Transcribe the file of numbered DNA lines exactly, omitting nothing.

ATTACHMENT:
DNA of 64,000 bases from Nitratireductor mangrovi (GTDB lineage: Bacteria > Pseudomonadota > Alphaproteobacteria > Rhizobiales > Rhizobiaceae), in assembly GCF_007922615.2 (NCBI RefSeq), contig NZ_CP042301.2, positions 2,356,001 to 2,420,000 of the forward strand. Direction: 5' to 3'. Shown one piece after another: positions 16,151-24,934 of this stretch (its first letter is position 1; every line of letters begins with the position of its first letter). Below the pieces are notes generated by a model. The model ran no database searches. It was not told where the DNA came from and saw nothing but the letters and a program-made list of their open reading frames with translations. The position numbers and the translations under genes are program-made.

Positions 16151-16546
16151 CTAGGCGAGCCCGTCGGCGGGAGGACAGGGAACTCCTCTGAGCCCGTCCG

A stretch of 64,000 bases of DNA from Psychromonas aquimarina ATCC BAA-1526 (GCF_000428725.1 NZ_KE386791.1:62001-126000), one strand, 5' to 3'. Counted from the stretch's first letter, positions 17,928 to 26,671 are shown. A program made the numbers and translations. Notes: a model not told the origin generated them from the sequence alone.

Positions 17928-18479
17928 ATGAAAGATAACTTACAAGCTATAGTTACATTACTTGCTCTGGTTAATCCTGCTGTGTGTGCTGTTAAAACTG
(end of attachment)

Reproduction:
DNA of 64,000 bases from Nitratireductor mangrovi (GTDB lineage: Bacteria > Pseudomonadota > Alphaproteobacteria > Rhizobiales > Rhizobiaceae), in assembly GCF_007922615.2 (NCBI RefSeq), contig NZ_CP042301.2, positions 2,356,001 to 2,420,000 of the forward strand. Direction: 5' to 3'. Shown one piece after another: positions 16,151-24,934 of this stretch (its first letter is position 1; every line of letters begins with the position of its first letter). Below the pieces are notes generated by a model. The model ran no database searches. It was not told where the DNA came from and saw nothing but the letters and a program-made list of their open reading frames with translations. The position numbers and the translations under genes are program-made.

Positions 16151-16546
16151 CTAGGCGAGCCCGTCGGCGGGAGGACAGGGAACTCCTCTGAGCCCGTCCG

A stretch of 64,000 bases of DNA from Psychromonas aquimarina ATCC BAA-1526 (GCF_000428725.1 NZ_KE386791.1:62001-126000), one strand, 5' to 3'. Counted from the stretch's first letter, positions 17,928 to 26,671 are shown. A program made the numbers and translations. Notes: a model not told the origin generated them from the sequence alone.

Positions 17928-18479
17928 ATGAAAGATAACTTACAAGCTATAGTTACATTACTTGCTCTGGTTAATCCTGCTGTGTGTGCTGTTAAAACTG